parallel-government-libya
Libyan Deputy Prime Minister Hussain al-Qatrani (Photo: Libyan Express)

The High State Council (HSC) continues to indirectly seek to prevent the holding of elections. On the other hand, the world continues to push for Libyan elections to be held on December 24, 2021.

After the failure of the plan to withdraw confidence from the Government of National Unity due to the popular protests from all over Libya rejecting this step, and while the decisive position of the Western countries and the United Nations represented in its mission to Libya supporting the government, the alliance of Haftar and Aqilah Saleh is taking another path to obstruct the elections scheduled for December, and Khaled Mishri, the head of the HSC, reaffirmed his actual anti-election stance by announcing that he is challenging the holding of elections in the Constitutional Chamber of the Supreme Court, which has “sound legal and constitutional foundations.”

The statement of the Deputy Prime Minister, Hussein Al-Qatrani, in which he criticized the performance of the Prime Minister, accusing fanaticism and desertion in the decision because these elections must be a first step, which is escalation with the mass resignation of ministers and agents of the East in the government, and the loss of the position of the National Unity Government.

Libyan politics has become multi-layered and more nuanced and complex than in 2015. Many Libyans have an “Islamist vs. liberal” framework for their lives. That framework still exists as the spectrum with which to judge politicians.

The political scene, since the revolution until now, has repeatedly regained its balance. Libya has moved forward in steps towards reform through the General National Congress, but the Supreme Council of State is still fighting a battle. They and the House of Representatives want to stay in power. Peace does not serve them. Tension, especially across the “Islamist-anti-Islamist” divide.

The statement of protest against the Prime Minister affirmed that it is correct and needs treatment, but not to the point of mobilizing and protesting ministers, agents, and some municipal councils. These reasons could have been addressed in cabinet meetings, or in a private meeting between the Prime Minister and members of the government from the Eastern Province.

People see elections as a mechanism to get rid of most of the current political elite and give a chance to a new group. To rise to democracy, but the public has reached a stage where it wants a change, even if it is for the sake of change. They see no hope in the Supreme Council or the current parliament.

Abdulhamid al-Dbeibah has become popular with big public spending programs after years of the civil war won popularity through populist programs including financial support for young people seeking marriage and investment across Libya’s regions. He could be a frontrunner to win, but his decision could also add to political disputes over the election, which have overshadowed the peace process. On the other hand, Dbeibah had pledged not to run for president when they were appointed to the Government of National Unity, which replaced two rival administrations after years of war.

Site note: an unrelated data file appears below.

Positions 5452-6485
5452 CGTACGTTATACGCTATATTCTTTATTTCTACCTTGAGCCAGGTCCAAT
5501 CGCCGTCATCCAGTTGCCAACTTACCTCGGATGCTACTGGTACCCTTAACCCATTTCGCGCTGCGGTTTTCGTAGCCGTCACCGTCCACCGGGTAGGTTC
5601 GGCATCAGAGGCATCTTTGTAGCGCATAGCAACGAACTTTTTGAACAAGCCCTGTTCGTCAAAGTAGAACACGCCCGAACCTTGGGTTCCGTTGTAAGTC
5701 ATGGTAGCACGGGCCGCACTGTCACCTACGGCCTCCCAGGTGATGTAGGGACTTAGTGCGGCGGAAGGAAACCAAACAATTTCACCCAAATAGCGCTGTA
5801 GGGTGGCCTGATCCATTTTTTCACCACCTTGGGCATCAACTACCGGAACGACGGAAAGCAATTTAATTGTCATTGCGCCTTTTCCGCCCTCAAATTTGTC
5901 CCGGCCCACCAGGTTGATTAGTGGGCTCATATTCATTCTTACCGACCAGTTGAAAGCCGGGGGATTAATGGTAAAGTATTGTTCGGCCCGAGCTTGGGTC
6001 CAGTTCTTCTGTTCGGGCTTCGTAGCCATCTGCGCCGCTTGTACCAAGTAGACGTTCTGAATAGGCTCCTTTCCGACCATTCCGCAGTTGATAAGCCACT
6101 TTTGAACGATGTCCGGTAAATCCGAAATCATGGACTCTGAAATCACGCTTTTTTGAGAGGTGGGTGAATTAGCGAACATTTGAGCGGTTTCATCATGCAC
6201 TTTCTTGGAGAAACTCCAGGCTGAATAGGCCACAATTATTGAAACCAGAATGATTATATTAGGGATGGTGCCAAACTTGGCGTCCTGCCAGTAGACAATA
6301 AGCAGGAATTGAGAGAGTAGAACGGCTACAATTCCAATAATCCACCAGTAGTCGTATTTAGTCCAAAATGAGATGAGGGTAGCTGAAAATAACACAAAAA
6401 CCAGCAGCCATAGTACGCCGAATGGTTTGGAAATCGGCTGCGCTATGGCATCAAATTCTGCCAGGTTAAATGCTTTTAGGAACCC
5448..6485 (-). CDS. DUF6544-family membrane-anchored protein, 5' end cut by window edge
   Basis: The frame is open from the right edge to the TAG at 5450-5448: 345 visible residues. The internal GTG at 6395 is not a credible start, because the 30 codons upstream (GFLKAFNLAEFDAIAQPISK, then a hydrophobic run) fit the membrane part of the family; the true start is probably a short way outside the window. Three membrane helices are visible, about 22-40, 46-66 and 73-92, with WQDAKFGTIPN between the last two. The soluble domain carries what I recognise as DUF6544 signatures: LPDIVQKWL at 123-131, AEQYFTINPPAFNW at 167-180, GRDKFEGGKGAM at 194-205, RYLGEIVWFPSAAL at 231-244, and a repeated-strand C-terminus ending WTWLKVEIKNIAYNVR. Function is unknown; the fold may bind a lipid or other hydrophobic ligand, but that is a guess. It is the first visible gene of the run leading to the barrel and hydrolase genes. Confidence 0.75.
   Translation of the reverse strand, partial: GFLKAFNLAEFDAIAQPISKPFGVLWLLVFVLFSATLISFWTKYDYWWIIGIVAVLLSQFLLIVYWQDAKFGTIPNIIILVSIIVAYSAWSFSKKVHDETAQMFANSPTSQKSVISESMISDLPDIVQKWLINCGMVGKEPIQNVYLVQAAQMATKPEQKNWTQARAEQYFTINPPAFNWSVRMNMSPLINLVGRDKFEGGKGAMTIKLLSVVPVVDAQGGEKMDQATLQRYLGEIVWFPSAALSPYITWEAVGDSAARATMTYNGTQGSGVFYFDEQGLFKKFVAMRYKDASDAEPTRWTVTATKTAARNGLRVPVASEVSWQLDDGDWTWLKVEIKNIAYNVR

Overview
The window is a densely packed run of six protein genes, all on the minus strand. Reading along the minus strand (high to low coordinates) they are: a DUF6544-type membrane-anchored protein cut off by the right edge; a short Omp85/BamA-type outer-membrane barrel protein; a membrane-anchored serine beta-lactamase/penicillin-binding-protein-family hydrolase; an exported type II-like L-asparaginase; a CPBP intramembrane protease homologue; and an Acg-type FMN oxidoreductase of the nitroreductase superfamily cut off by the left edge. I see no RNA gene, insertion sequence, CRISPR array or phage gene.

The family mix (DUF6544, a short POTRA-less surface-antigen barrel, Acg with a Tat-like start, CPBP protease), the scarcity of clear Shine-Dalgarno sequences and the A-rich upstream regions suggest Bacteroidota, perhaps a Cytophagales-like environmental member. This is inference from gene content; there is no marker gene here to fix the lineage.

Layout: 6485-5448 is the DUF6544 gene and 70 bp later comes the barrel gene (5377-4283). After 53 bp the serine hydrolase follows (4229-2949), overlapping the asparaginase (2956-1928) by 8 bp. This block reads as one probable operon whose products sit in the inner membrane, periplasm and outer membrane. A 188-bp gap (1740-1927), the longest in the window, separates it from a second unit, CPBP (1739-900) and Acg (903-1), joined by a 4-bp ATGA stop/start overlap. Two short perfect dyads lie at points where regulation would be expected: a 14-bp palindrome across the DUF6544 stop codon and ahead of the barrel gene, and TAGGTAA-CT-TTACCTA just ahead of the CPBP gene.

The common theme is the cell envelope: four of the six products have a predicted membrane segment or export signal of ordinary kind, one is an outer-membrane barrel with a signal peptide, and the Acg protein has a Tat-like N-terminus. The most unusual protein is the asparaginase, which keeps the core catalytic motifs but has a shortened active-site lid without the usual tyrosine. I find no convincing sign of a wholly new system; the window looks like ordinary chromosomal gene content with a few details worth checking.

The law set December 24 for a presidential vote, in the roadmap backed by the United Nations, and parliamentary elections would be held at a later date. The United Nations mission in Libya said it was important to elect the president and parliament on the same day, after which the constitution would be amended and parliament would be formed.

That the registration door for presidential election candidates will open until November 22 and parliamentary candidates until December 7, and that the Presidential Council is composed of a three-person body that has been working since March until now as the transitional head of state in Libya, that there must be consensus on the rules of the elections.

According to the law, the elections in the House of Representatives stipulate that candidates for the post of the president who has occupied official positions must resign three months before the date of voting. Both Haftar and Saleh did that, but Abdulhamid al-Dbeibah did not. And that the parliamentary elections will be held within 30 days of the presidential elections, it has received amendments to the law from Parliament.

© The Eastern Herald
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Miral Sabry AlAshry
An Associate Professor at Future University in Egypt(FUE), Political Mass Media Department. Author of the book - The Struggle for Libya. Contributor to The Eastern Herald from Egypt.